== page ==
On March 11, 2020, the WHO declared the novel Severe Acute Respiratory Syndrome Coronavirus 2 (SARS-CoV-2), which causes the coronavirus disease 2019 (COVID-19) to be a global pandemic. The world watched the virus ravage Italy, which responded with a nation-wide lockdown resembling the plague years of medieval Europe. The United States began to see the same emerging pattern, and pre-emptively shut down its institutions and economy in an effort to “flatten the curve” and also preserve its healthcare system, which would collapse from the burden of cases and the shortage of PPE, hospital equipment and ICU beds. Due to an absence of testing and tracing – a gold standard for controlling an outbreak – evidence-based projections for the United States were a mass-casualty event of at least half a million dead Americans without extreme measures of mitigation: physical distancing.
As we approach July, more Americans are dead from COVID-19 than who died in World War 1 (over 126,000 as of this writing). Those deaths occurred in the short time frame of four months. We surpassed 9/11 casualties in March; we next surpassed combined casualties from 9/11, and the post-9/11 wars of Afghanistan and Iraq in March. We surpassed Vietnam War casualties in April, and reached 100,000 casualties in May. The United States is currently the most infected country with the worst response to the COVID-19 pandemic due to another virus: disinformation and science denialism in which sound public health policy is being rejected and refuted by both American leadership and a significant portion of the U.S. population. With its CDC in ruins (see The Lancet: https://doi.org/10.1016/S0140-6736(20)31140-5), functioning as an attenuated version of its former self, there is no public health expert currently in charge of COVID-19 at a national level, while individual states are making decisions that are heterogenous. Some states never actually shut down; some opened prematurely without following CDC guidelines. Basic public health principles we learned a century ago have become controversial, such as mask-wearing. Many Americans do not agree on common facts of the virus reported by health experts, medical journals, and the media. As a result, our COVID Fall is probably going to resemble our COVID Spring, as shut-downs may become necessary in states that were hit by the pandemic later in the year. This month, two super-spreader biohazard events – political rallies planned by the Trump re-election campaign — have been held in two states with surges, which have alarmed all public health experts, infectious disease experts and bioethicists. In fact, from the European perspective, the United States is now considered such a malign pandemic actor, it is banning Americans from entering EU countries to help control resurgence of outbreaks (see: https://www.nytimes.com/2020/06/26/world/europe/europe-us-travel-ban.html).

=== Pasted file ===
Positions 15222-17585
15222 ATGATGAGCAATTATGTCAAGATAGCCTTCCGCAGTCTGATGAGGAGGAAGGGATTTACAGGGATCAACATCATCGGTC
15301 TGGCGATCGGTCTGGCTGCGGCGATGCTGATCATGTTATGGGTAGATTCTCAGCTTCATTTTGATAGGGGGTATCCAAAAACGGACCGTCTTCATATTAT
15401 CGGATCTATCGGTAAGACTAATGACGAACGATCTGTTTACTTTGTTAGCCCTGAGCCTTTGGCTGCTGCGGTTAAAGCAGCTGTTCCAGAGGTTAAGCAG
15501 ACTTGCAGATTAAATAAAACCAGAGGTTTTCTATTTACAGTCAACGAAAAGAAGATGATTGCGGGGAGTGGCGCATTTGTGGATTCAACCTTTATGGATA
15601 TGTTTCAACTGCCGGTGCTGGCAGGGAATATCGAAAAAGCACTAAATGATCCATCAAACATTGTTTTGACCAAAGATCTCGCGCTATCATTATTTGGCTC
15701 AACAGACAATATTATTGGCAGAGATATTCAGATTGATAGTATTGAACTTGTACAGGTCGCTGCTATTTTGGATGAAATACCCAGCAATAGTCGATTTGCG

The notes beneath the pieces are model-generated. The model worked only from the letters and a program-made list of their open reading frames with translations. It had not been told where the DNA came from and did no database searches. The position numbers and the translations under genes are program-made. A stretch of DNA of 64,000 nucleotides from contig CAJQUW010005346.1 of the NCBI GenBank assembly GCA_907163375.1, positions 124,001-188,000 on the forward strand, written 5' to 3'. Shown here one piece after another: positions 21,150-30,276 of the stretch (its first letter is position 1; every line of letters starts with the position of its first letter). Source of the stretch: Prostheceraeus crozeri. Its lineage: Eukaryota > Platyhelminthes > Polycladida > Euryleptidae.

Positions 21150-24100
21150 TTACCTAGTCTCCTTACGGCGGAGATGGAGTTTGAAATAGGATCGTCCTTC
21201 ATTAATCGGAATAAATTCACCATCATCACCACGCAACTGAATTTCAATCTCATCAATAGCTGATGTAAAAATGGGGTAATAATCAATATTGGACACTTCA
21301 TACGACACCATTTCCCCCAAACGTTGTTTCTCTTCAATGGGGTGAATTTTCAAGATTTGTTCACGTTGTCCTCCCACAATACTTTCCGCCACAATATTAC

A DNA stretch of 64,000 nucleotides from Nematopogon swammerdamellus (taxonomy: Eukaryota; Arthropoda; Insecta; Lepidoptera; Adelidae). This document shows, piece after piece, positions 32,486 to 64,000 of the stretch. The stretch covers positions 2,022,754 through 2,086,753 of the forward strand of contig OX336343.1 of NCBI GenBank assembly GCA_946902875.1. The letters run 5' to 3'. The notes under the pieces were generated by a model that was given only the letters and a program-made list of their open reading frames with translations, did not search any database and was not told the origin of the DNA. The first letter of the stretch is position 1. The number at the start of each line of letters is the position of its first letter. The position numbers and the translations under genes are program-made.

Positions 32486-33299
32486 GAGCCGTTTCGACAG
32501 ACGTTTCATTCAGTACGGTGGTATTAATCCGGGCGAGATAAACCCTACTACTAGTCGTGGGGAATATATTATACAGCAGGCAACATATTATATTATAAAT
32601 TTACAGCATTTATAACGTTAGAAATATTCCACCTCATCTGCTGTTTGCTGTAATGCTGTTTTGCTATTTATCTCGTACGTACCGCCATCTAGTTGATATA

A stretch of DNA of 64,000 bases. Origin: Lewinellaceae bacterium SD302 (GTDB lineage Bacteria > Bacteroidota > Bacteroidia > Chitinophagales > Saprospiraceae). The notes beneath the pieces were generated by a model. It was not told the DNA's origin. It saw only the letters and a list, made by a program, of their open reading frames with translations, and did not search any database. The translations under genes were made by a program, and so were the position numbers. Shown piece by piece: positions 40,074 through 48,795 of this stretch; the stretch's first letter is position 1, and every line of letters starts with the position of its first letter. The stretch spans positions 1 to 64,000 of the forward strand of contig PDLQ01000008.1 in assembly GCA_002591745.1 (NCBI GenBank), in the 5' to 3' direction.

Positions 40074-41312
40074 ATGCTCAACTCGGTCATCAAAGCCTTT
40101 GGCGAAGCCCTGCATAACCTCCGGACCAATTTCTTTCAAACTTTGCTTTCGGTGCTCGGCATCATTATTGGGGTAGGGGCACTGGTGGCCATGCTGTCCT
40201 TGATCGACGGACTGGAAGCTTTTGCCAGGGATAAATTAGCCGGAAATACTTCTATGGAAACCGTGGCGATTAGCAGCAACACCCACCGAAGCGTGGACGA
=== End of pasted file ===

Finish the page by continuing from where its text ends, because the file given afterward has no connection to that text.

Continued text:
This COVID blog series tracks the specific ethical issues bioethicists were dealing with throughout the COVID Spring. In Part 1, “When in Rome”: American Healthcare Prepares for the Surge, I look at March 2020 (http://endocrineethicsblog.org/journal-of-the-covid-spring-part-1-march-2020-when-in-rome-american-healthcare-providers-prepare-for-the-surge/). In March, bioethicists were concerned with many difficult questions surrounding rationing.
In COVID Spring, Part 2, “New York State of Mind”: Ethics of Shut-Down and Harm Reductions, I look at April 2020 (http://endocrineethicsblog.org/journal-of-the-covid-spring-part-2-april-2020-new-york-state-of-mind-ethics-of-shutdown-and-harm-reductions/ ). Here I review the surge issues in New York City, the bioethics debates surrounding shelter-in-place and economic shut down. In this timeframe, the White House Coronavirus Task Force held daily briefings, and accurately predicted that with mitigation, between 100,000 and 240,000 Americans would die.
In COVID Spring Part 3, “American Carnage”: Covid and Health Disparities, I look at May 2020 (http://endocrineethicsblog.org/journal-of-the-covid-spring-part-3-may-2020-american-carnage-covid-and-health-disparities/). In May, it became clear that COVID-19 was decimating vulnerable populations such as nursing home residents and African Americans. The African American COVID story is about long-standing health disparities and systemic racism. Bioethicists were already discussing how racism was frankly infecting public policy decisions surrounding premature opening, and I discussed it in a May presentation (https://youtu.be/yOrTvTHrfUs). When George Floyd was killed May 25, it became the last straw as African Americans who felt uniquely vulnerable to COVID-19 in addition to daily systemic racism, took to the streets in protests that lasted over 20 days.
In COVID Spring, Part 4, “Juneteenth: Systemic Racism, Moral Awakening, and Tulsa”. I look at June 2020 (http://endocrineethicsblog.org/covid-spring-part-4-june-2020-juneteenth-systemic-racism-moral-awakening-and-tulsa/). In June, the bioethics community published a Statement about its stance on systemic racism in the field of bioethics as the protests continued, and Americans of all backgrounds and ethnicities awakened to the harsh truths the pandemic helped to lay bare. By the end of the month, the pandemic began to surge in states that refused to heed earlier public health warnings about premature opening: Texas, Florida and Arizona become the new hot spots, as hospitals reach capacity.
For a good Spring retrospective on where we are, see: https://www.nytimes.com/interactive/2020/us/coronavirus-spread.html?action=click&module=Spotlight&pgtype=Homepage